- Kombucha is a fermented drink made from black or green tea, sugar, and SCOBY. While it’s claimed to deliver many health benefits, some people are still concerned about whether it's safe to consume it during pregnancy. These concerns refer to kombucha’s alcohol content, caffeine content, and potential risk of bacterial contamination.
- While the risks of bacteria contamination are minimal, they still exist. It’s important to note that only homemade kombucha can be contaminated, as commercially sold products undergo many tests. Still, commercial brews may contain some alcohol or caffeine, which are recommended to avoid during pregnancy and nursing.
- Overall, it’s not recommended to drink kombucha during pregnancy. Instead, you should opt for a safer choice such as yogurts, kefirs, and sparkling water. The best pregnancy-friendly alternative to kombucha is FUL® sparkling spirulina drinks that will satisfy your craving for a fizzy drink and treat your body to a potent boost of nutrients.
With kombucha being one of the most popular drinks out there, many expectant mums wonder whether they can drink it for its numerous health benefits and some wonder whether it can be used as a safe alternative to other fizzy beverages. No matter why you’re thinking about drinking kombucha during pregnancy, it’s worth taking a look at whether this beverage is safe to consume during this special time in your life.
You may have heard of kombucha’s alcohol and caffeine content which makes it a questionable choice for mothers-to-be. In this article, we’ll take a look at all the factors that may make your reconsider your consumption of this drink during pregnancy and present you with some healthy and pregnancy-safe kombucha alternatives.
What Is Kombucha?
First, let’s have a look at what kombucha is and how it’s made. Kombucha is a fermented tea that takes its origins in China and contains bacteria and yeast (known as SCOBY, also referred to as “the mother”), and sugar. It’s typically made from green, black, or oolong tea. Depending on the desired flavor, kombucha may be infused with different fruits, herbs, spices, and juices. Some brands also use cane sugar or stevia to make more fermented drinks, while others may even add ingredients like CBD or ashwagandha. There’s also a type of kombucha called "hard kombucha" that contains more alcohol.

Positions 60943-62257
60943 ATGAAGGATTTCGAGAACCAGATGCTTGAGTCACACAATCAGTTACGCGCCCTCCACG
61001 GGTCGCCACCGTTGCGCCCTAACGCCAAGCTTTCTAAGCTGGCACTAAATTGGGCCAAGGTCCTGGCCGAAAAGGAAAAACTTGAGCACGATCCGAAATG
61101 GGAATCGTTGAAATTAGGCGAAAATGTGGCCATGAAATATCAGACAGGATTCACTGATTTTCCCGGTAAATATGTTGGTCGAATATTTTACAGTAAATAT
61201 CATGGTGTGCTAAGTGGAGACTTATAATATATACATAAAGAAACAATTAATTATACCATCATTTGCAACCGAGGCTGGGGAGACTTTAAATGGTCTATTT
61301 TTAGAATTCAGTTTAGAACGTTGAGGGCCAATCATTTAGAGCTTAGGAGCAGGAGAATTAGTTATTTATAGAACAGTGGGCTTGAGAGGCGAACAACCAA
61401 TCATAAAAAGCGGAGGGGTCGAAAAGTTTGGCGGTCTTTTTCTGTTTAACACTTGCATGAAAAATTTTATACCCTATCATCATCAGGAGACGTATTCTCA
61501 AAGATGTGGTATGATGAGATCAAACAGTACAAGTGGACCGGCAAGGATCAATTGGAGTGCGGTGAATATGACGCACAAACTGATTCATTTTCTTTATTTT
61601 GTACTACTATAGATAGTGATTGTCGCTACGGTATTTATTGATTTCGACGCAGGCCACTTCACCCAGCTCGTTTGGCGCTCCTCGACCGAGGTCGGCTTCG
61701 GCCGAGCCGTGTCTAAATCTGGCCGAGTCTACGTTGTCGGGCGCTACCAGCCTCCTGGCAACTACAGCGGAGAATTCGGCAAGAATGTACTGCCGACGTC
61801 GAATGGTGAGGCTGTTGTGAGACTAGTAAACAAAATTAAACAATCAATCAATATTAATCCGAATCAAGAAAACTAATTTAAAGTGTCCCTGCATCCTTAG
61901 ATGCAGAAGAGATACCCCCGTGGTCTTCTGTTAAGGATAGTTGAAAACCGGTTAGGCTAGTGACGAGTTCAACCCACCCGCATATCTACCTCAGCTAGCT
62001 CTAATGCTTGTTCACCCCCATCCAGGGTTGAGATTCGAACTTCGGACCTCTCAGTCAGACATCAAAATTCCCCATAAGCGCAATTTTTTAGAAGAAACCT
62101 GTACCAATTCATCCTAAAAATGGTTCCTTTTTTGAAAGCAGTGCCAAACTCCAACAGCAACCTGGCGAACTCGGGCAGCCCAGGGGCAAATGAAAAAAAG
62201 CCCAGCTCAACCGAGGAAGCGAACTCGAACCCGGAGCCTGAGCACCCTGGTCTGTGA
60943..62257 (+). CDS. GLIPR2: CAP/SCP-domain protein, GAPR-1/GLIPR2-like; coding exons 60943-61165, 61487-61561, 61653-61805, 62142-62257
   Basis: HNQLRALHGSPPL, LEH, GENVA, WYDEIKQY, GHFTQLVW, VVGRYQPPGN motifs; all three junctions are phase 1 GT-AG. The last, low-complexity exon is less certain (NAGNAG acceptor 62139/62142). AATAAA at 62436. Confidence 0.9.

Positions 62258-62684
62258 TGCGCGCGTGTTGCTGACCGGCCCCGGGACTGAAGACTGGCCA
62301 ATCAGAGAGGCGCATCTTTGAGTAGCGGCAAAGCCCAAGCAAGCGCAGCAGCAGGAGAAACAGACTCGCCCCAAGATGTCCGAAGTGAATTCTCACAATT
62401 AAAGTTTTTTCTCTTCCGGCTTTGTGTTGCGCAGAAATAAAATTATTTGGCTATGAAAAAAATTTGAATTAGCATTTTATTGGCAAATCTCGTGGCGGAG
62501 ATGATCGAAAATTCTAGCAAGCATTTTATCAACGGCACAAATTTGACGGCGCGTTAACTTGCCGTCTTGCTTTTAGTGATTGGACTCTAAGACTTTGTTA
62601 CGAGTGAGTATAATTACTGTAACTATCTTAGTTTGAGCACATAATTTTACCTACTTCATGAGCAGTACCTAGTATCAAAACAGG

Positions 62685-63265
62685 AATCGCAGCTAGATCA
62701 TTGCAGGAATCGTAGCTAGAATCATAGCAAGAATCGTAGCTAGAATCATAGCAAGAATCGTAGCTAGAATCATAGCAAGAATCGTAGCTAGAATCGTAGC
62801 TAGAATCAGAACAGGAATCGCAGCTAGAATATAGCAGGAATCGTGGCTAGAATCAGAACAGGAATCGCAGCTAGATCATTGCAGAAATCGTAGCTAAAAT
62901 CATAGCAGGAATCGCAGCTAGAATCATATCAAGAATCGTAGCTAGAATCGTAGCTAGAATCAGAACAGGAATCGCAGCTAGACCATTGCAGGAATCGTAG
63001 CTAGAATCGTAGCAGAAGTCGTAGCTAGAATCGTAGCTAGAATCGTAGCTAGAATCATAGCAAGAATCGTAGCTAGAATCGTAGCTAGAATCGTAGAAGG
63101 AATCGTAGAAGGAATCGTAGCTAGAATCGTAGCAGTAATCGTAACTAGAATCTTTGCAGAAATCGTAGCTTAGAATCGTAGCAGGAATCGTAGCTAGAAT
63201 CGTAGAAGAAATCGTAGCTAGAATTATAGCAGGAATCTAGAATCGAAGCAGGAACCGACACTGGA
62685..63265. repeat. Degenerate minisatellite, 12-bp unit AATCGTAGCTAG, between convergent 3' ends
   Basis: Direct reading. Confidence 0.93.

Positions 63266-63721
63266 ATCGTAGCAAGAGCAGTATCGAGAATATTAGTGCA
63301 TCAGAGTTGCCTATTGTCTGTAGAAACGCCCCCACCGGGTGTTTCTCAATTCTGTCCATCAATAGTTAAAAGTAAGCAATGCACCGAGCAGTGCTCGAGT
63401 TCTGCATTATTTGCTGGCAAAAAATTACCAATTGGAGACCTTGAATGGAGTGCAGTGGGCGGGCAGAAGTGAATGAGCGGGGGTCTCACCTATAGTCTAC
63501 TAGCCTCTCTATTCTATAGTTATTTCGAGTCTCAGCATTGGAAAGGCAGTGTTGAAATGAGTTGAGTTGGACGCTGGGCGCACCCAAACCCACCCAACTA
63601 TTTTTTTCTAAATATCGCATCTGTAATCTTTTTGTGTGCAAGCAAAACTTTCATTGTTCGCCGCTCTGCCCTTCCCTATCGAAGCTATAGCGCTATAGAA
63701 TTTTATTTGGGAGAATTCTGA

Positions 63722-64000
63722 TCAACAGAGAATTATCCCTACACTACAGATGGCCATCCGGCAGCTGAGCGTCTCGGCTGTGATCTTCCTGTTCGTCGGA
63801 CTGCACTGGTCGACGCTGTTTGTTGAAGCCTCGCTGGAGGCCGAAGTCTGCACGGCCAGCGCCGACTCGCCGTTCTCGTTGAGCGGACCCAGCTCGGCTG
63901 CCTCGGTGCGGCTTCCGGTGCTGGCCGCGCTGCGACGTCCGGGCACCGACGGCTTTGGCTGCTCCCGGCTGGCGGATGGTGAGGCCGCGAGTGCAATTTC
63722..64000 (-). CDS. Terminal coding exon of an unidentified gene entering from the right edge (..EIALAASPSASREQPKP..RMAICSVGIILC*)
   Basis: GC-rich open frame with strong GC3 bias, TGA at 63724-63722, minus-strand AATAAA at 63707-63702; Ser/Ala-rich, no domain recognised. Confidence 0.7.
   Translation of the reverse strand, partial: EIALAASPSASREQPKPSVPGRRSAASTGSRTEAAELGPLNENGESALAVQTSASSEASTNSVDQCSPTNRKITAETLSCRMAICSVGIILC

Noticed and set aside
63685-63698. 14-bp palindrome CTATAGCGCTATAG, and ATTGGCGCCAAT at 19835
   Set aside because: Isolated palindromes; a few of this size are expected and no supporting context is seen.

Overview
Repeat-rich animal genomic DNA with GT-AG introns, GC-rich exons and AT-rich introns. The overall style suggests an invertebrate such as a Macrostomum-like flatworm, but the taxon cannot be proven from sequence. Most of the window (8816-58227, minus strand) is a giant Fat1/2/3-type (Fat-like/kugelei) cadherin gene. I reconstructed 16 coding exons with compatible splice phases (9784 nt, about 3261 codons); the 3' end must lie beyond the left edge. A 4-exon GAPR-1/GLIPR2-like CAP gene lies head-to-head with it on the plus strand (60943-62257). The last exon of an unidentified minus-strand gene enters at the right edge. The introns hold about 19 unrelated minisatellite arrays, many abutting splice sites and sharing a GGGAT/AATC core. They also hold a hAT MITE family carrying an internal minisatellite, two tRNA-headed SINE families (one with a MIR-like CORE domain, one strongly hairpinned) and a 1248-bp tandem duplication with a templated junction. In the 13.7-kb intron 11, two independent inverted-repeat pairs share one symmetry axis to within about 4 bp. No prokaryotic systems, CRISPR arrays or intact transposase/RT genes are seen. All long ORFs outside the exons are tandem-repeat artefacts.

In recent years, kombucha’s popularity has spiked all around the world, partially due to its numerous health benefits. Like many fermented drinks, kombucha is valued for its probiotic content that promotes gut health. Yet there have been little to no studies on kombucha’s effect on humans, and scientists are still yet to get conclusive proof that it helps manage blood pressure, detoxify the liver, and control cholesterol levels.
Some commercially available kombucha is pasteurised and contains added probiotics. Homemade kombuchas, on the other hand, are unpasteurised and tend to have a higher alcohol content. Some commercially sold kombucha is also unpasteurised and labeled as “raw”.
Is Kombucha Safe To Drink During Pregnancy?
Despite all of kombucha’s health benefits, there are some safety concerns with consuming it during pregnancy.
Kombucha’s Alcohol Content
The main concern relates to alcohol levels that occur in kombucha as a result of fermentation. This concerns all fermented foods and drinks, including soy sauce, kefir, and vinegar. The SCOBY used to make kombucha feeds on sugar and converts it to acetic acid and ethanol.
While the alcohol content in kombucha is minimal - around 0.5% ABV, it’s still a concern for many people. Kombucha is considered to be a non-alcoholic drink, but its alcohol levels vary from brand to brand. Homemade kombucha usually contains higher alcohol levels - as much as 2% – 5% ABV, which is why it’s recommended to avoid it during pregnancy and nursing. Even minimal amounts of alcohol are not recommended during pregnancy, as it can result in different health and behavioral issues for the baby.
Kombucha May Contain Harmful Bacteria
As a result of the fermentation process, the beverage develops lots of gut-friendly bacteria known as probiotics. However, depending on how kombucha is brewed, it may become contaminated with a small amount of “bad” bacteria like listeria or E. coli. Potential consumption of this harmful bacteria is the second concern both for the mother and the baby, as it can result in premature labor and severe health issues like paralysis, seizures, loss of vision, or even death.
This risk is only present with homemade kombucha, as commercially sold kombucha undergoes many tests to ensure there are no harmful bacteria in it. All commercial kombucha manufacturers use strict sterilisation and sanitation practices to ensure that there’s no risk of contamination. Still, many doctors don’t recommend consuming certain unpasteurised foods and drinks during pregnancy, including kombucha.